“There are two ways that art schools can work. The first is to ask, ‘Do we decide on an area and teach it and get really good at teaching it?’ This is quite conservative in a way, because it decides that whatever you plan to do in the rest of your life, it’ll be good if you master life drawing and colour theory. Another way of running an art school is to say, ‘We don’t know what art is going to be in the future, in fact, these students probably have a better idea than we do, so we’ll let them mutate the course to their own satisfaction.’ Good teachers realise that the students are the antenna; they are sensing things that the teachers don’t yet sense.”
“For that same reason, when you are at art school, the other students are your learning environment. I think that this is something that nearly all other educational systems could learn from. It is unofficially like that everywhere – it is the people you’re at college with that you spend the most time with, talking in depth to. This should be encouraged more.”
Playing with different buttons and filters on his computer to tweak one of his new projects (a music piece commissioned for an Italian palace) as if performing complex surgery, Brian tells us the story of another important teacher, his art professor, Tom Phillips, who taught him during his time at the Colchester Institute. “Tom came up to a painting I’d spent a lot of time on and was rather proud of. He said ‘It’s a bit slight, isn’t it?’ That was quite irritating, but in a good way. After this I started thinking: why isn’t this a good painting? What is wrong with it? What do I want to do with this? What am I painting anyway? I started thinking about a lot more fundamental questions rather than ‘is this the right kind of red or not?’ I’ve always thought that a strong opinion, whether you agree with it or not, is worth more than a weak opinion. The good teachers that I’ve had are all people whose opinions alternately both fascinate and irritate me.”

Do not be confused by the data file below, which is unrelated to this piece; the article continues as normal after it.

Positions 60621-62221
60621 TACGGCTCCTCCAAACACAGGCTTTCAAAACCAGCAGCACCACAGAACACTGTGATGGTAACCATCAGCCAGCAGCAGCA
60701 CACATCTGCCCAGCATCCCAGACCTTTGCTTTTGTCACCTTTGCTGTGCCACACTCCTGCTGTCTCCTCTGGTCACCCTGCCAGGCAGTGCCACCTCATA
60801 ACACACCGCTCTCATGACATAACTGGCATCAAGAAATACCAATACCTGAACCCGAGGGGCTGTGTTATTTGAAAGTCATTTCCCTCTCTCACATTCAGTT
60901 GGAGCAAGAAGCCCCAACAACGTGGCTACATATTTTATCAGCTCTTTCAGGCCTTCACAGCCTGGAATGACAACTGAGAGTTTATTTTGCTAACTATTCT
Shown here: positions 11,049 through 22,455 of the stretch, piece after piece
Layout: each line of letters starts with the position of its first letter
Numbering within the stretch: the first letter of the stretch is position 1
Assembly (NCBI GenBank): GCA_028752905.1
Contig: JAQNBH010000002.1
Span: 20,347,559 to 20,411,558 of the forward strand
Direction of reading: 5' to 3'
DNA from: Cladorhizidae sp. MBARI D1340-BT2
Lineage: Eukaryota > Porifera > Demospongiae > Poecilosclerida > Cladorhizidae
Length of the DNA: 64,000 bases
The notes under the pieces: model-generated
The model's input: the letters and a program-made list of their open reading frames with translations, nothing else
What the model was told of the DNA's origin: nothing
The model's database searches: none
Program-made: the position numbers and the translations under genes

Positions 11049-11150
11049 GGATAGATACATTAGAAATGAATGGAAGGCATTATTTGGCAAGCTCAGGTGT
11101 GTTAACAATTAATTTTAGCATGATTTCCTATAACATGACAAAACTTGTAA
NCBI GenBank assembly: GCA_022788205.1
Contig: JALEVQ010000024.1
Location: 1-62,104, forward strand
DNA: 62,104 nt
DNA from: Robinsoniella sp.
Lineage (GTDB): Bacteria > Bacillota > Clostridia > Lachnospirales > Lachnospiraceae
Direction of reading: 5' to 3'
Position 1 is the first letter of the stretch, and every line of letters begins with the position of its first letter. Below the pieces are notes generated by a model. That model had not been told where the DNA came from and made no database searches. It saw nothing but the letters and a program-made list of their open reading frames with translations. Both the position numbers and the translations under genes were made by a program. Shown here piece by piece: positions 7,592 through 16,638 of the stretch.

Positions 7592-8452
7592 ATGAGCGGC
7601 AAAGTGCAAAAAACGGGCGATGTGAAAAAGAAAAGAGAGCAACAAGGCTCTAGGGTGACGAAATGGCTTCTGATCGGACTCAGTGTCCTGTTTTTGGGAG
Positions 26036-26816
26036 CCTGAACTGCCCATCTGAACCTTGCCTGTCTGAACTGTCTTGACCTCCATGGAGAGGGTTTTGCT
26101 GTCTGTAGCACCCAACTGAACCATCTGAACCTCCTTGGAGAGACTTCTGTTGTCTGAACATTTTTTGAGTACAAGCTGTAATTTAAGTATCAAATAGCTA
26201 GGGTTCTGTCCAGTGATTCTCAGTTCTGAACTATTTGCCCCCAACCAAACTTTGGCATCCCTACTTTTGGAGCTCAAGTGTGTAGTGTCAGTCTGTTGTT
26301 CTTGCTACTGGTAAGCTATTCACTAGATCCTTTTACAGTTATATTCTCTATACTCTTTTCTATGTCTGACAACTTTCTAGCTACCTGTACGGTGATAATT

Brian opens up a drum sample to show us how subtle electronic changes can produce staggeringly different effects. He puts the speakers up to their loudest, the pulsating rhythm shaking the piled books on the shelves above us. Books on John Cage, John Peel, John Cale, the electric music of Miles Davies, one titled the Physics of Music, and a book on No Wave by Sonic Youth’s Thurston Moore nearly crash down on our heads (“Those are just the music books, the library in the other room was too full”) Brian continues to contemplate the best friends and teachers who helped to shape his philosophy and interest in the role of places and spaces forming a function for music – and art – to fulfill.
“I started asking myself these questions about what does art exist for, is it just some form of masturbation or a luxury add on to life, or is it crucial in some way? I have a broad definition of art, to include everything from crochet to Cezanne, anything that people do for stylistic reasons. Art is everything you don’t have to do. You have to wear clothes, but you don’t have to stylise them. You could just wear sacks or animal pelts. I started thinking about why we make those decisions. It started me thinking about the role of music in public places.” Brian’s black cat, Angel, with white slipper paws slinks into the room and sits beside Brian’s stained glass window that he keeps propped up against a cupboard, transforming the space from a whitewashed studio room to somewhere with a hint of mysterious, shimmering history.